The residents of Eyam may well have déja vu these days as they live through the COVID-19 quarantine. After all, they know well about the bubonic plague epidemic of 1665-6, which transformed their sleepy little hamlet into a famous quarantined region.
Long before science understood pathogens, this village in Derbyshire, England is said to have quarantined itself to protect the lives of people in surrounding communities.
England was no stranger to bubonic plague, which ravaged Europe between 1347 and 1351, and is estimated to have killed between 30 and 60 per cent of the continent’s population. Known as the Black Death, the disease was caused by the bacterium Yersinia pestis, carried in the stomachs of the fleas that live on rats.
By 1665, bubonic plague was back in London, where it killed an estimated 100,000 inhabitants, one quarter of the city’s population. This time, it was dubbed the Great Plague.
It was inadvertently transported 260 kilometres north-west from London to Eyam in a flea-infested bolt of cloth – destined for the village’s tailor – exposing the 350 residents there to the deadly pathogen.
The first to die was the tailor’s assistant, who, upon receiving the cloth, shook it out and hung it in front of the fireplace to dry. This action liberated the fleas that had travelled in it.
Though people in the 17th century had limited knowledge of how disease is spread, the residents of Eyam were aware of the contagious nature of bubonic plague. At the insistence of their parish rector, William Mompesson, they took measures to prevent the plague’s spread by imposing a quarantine on themselves. (The Great Plague was raging in the southern part of England but had not yet affected the north.)
The residents created a border of boundary stones around the periphery of their village to warn outsiders not to enter and to discourage the locals from leaving. It proved to be an act of self-sacrifice because they couldn’t escape the contagion within the village’s confines.
Since quarantine was not yet popular practice, Eyam residents displayed significant ingenuity in continuing essential operations. Holes were bored into the boundary rocks in which they left vinegar-soaked coins to buy foodstuffs from the merchants of nearby towns. The Earl of Devonshire, who lived at nearby Chatsworth House, is said to have had food and medicine left at the boundary of the village. These practices continued throughout the lockdown, enabling Eyam to maintain function throughout the period of isolation.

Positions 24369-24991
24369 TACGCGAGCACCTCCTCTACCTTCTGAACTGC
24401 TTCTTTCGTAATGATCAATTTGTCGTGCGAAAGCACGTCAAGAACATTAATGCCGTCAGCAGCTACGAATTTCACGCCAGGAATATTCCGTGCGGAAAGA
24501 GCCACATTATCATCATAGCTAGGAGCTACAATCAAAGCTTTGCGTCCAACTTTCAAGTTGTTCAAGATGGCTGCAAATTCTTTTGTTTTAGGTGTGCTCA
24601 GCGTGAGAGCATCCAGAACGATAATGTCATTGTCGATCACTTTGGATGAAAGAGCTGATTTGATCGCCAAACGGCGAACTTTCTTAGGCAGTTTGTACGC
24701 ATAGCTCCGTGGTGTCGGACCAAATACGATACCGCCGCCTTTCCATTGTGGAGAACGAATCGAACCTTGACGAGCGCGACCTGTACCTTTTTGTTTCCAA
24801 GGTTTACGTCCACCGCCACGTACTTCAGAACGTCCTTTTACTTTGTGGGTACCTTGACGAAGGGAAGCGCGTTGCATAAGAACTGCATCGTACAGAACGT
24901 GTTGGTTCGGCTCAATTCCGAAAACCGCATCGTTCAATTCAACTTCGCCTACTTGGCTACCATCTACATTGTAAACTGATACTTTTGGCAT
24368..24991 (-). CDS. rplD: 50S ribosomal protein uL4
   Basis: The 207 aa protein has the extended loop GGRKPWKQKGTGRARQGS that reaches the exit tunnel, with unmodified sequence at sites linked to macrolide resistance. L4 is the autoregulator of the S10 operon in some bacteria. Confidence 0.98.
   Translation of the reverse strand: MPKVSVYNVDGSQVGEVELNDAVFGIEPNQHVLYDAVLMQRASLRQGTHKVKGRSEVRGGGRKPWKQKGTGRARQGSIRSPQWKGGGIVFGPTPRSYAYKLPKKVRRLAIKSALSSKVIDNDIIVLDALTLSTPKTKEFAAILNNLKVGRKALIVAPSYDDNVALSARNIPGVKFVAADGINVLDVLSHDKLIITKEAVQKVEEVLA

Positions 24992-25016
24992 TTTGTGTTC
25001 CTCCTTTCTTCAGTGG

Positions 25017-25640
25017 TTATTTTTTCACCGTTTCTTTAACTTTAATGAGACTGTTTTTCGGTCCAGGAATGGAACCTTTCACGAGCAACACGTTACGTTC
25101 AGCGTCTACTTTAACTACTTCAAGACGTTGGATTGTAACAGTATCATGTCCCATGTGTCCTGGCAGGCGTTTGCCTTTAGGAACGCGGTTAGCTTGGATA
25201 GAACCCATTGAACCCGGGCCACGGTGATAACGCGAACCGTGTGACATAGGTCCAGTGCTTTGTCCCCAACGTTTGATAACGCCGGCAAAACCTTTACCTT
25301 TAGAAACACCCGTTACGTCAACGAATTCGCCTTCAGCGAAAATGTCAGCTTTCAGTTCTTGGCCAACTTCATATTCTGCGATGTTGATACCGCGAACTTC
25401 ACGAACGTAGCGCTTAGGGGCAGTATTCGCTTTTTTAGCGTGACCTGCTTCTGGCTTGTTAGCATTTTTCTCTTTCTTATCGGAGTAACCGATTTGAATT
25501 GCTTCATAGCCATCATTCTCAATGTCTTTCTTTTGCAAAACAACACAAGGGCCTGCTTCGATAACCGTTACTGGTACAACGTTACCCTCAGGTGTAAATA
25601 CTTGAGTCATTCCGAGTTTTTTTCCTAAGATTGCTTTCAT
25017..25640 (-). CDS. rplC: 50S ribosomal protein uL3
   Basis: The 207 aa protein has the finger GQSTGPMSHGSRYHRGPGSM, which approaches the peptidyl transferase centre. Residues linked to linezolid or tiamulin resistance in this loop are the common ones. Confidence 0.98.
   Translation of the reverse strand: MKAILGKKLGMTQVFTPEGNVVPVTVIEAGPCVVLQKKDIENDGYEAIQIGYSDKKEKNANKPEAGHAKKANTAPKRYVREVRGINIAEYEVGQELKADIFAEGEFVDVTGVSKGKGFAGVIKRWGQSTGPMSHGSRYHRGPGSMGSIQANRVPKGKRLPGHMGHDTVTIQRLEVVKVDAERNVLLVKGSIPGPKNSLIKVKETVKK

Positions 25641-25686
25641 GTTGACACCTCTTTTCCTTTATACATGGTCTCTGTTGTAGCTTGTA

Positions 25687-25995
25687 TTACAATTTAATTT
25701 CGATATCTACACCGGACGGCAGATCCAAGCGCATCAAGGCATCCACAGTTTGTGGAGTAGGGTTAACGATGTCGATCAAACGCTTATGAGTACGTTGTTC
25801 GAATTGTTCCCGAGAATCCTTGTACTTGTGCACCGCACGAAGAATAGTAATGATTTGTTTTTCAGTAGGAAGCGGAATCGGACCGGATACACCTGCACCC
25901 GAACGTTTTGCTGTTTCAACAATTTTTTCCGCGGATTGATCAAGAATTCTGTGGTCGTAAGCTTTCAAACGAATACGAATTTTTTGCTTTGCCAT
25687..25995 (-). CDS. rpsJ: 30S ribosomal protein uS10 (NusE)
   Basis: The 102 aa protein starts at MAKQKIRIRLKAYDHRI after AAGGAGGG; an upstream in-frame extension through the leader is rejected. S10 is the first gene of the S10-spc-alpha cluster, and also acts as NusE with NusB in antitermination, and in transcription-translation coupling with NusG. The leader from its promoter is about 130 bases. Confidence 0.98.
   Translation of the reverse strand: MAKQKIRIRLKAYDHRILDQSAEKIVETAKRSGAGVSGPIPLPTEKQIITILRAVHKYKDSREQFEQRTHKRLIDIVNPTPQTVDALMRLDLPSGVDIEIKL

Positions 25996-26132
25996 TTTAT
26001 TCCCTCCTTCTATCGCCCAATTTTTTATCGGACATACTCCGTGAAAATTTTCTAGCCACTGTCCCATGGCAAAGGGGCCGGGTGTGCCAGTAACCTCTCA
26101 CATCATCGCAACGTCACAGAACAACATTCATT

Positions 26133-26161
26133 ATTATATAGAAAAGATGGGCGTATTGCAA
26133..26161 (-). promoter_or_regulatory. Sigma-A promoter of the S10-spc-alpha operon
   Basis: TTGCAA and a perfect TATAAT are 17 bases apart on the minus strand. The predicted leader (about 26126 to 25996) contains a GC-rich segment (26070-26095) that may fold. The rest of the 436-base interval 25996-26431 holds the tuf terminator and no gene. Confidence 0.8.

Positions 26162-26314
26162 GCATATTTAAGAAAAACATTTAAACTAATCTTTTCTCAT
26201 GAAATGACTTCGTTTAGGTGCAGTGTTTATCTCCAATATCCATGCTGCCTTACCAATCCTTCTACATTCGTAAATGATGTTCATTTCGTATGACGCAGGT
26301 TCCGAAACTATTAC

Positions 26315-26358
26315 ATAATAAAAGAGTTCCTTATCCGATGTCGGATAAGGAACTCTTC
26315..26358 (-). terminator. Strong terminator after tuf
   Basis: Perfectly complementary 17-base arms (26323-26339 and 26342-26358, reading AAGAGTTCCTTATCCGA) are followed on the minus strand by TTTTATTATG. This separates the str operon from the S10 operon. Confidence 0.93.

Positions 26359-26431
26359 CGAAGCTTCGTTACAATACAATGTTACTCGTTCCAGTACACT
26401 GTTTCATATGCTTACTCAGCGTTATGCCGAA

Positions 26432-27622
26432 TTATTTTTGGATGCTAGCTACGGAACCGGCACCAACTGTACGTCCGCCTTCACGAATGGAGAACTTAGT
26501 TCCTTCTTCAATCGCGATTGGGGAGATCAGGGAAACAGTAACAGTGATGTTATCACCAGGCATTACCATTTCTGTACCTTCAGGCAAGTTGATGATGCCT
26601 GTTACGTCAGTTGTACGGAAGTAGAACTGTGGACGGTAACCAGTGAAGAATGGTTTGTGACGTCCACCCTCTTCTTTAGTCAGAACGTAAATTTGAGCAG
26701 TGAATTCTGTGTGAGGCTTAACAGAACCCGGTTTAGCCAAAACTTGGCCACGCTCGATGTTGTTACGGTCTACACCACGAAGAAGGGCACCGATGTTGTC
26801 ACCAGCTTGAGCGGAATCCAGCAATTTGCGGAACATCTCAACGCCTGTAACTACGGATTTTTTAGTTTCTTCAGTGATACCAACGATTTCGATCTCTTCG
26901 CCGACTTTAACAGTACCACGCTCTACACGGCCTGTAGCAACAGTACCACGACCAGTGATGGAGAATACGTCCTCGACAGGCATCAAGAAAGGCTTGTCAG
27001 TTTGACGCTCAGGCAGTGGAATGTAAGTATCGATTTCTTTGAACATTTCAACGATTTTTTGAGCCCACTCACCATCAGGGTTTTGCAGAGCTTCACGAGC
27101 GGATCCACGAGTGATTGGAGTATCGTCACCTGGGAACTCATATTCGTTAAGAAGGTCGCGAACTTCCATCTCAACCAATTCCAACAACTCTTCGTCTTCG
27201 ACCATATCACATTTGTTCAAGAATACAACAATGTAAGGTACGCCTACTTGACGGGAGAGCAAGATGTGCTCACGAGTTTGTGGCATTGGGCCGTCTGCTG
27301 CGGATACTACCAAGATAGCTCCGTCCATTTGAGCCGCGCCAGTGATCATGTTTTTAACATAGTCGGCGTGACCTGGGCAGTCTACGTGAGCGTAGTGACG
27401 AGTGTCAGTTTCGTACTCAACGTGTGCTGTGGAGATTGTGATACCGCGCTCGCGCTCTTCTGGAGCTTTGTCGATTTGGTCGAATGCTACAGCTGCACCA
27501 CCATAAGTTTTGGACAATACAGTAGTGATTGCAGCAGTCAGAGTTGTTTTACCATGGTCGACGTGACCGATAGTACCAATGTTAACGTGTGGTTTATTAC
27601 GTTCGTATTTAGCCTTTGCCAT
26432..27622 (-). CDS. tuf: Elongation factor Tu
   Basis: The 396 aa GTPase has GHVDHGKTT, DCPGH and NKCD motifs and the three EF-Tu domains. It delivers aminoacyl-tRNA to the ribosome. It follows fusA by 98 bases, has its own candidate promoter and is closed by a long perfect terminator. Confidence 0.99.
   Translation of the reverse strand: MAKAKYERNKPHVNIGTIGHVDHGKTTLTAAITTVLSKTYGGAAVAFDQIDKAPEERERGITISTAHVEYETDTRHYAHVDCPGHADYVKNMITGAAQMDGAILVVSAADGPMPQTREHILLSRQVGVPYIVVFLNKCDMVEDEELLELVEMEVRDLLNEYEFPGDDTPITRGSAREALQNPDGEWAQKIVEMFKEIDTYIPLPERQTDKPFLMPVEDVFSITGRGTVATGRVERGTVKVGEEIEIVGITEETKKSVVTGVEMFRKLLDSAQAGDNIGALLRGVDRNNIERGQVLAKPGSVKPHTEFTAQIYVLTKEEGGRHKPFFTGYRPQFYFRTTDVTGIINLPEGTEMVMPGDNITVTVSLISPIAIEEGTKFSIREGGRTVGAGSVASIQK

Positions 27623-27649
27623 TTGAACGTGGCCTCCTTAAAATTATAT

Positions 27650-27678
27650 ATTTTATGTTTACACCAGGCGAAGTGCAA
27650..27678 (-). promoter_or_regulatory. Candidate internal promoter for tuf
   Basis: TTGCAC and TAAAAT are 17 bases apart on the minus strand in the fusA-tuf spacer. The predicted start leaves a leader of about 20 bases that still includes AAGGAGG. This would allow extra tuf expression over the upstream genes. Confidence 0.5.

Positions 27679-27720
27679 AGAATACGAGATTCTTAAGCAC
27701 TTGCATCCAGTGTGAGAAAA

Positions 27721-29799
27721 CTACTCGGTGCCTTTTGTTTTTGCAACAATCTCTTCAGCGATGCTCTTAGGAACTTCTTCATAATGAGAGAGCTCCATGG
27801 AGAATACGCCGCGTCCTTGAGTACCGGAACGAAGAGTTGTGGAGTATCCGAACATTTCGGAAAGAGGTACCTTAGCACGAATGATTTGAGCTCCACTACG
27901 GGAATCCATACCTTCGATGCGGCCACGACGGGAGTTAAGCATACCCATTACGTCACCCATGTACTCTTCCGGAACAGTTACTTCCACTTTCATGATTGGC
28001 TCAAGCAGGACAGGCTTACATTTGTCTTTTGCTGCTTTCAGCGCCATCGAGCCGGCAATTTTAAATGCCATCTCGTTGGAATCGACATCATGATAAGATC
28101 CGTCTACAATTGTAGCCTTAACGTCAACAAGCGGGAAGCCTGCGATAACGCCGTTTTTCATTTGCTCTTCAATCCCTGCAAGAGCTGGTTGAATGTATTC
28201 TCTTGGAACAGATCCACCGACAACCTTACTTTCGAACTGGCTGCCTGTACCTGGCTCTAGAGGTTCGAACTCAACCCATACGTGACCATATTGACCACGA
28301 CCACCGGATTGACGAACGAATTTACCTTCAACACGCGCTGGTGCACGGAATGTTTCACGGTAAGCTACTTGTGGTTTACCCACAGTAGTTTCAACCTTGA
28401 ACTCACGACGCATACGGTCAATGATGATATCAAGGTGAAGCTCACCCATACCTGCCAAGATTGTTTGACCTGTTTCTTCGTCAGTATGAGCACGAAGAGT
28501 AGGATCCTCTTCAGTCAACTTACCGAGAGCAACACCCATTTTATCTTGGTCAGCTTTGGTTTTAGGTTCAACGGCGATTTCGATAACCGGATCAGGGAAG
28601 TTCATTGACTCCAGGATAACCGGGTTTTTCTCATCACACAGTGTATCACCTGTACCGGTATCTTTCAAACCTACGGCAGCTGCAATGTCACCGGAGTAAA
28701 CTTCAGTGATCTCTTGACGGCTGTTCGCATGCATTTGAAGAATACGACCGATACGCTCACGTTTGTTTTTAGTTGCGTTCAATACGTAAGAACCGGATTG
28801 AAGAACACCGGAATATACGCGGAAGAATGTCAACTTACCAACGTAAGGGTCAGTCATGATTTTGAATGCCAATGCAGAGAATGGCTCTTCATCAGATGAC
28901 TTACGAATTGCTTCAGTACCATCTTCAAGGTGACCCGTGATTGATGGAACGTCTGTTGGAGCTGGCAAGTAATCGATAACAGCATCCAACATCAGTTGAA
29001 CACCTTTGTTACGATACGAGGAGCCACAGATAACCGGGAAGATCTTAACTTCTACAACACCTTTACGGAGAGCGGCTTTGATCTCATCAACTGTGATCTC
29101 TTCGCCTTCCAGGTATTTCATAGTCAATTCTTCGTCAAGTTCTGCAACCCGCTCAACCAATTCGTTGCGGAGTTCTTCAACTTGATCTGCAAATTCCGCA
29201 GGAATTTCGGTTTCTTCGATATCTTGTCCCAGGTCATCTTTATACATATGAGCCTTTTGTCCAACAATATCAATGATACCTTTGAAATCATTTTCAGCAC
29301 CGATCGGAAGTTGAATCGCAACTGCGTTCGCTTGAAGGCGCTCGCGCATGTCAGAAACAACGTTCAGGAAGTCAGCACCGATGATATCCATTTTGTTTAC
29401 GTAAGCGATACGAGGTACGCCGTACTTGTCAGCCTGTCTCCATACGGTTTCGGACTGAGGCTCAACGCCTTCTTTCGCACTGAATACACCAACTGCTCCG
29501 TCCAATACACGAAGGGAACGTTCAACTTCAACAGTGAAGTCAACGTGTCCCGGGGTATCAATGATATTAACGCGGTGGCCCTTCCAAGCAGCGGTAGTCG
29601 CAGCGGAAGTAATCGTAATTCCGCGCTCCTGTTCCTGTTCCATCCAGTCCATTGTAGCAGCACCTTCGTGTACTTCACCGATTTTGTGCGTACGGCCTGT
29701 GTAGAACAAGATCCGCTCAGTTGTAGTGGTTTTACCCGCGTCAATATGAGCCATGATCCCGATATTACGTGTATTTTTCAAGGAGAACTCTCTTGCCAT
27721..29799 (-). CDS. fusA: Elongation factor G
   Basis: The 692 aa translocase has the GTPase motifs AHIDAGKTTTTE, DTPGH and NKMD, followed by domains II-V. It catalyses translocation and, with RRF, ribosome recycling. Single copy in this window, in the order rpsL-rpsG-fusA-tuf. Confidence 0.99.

Several residents who planned to flee the plague remained within village limits at the urging of their parish rector. Though citizens of all ages lost their lives, Eyam was successful in preventing the spread to surrounding communities.
Eyam’s Museum keeps the story alive, including heart-breaking narratives such as that of villager Elizabeth Hancock, whose six children and husband died in a period of eight days in 1666. She dragged each of their bodies to a field and buried them; the little cemetery she created is still there.
The bubonic plague ran its course over 14 months, killing an estimated 260 of the village’s 350 inhabitants. Because of the lack of epidemiological tracking in the 17th century, it is impossible to assess the exact number of lives saved, though modern quarantine success rates suggest it is high.
While the preventative measures taken by the people of Eyam during the Great Plague is a poignant tale, what’s more powerful is the village’s later success. Through the years, Eyam has become an inspiring tourist attraction that highlights the essence of courage in the face of horrific situations.
Located in the Peak District, it is now a commuter village to such nearby hubs as Manchester and Sheffield. Keeping true to its historical roots, many residents are currently self-isolating to prevent the spread of COVID-19, a strategy which the village itself proved successful 350 years ago. •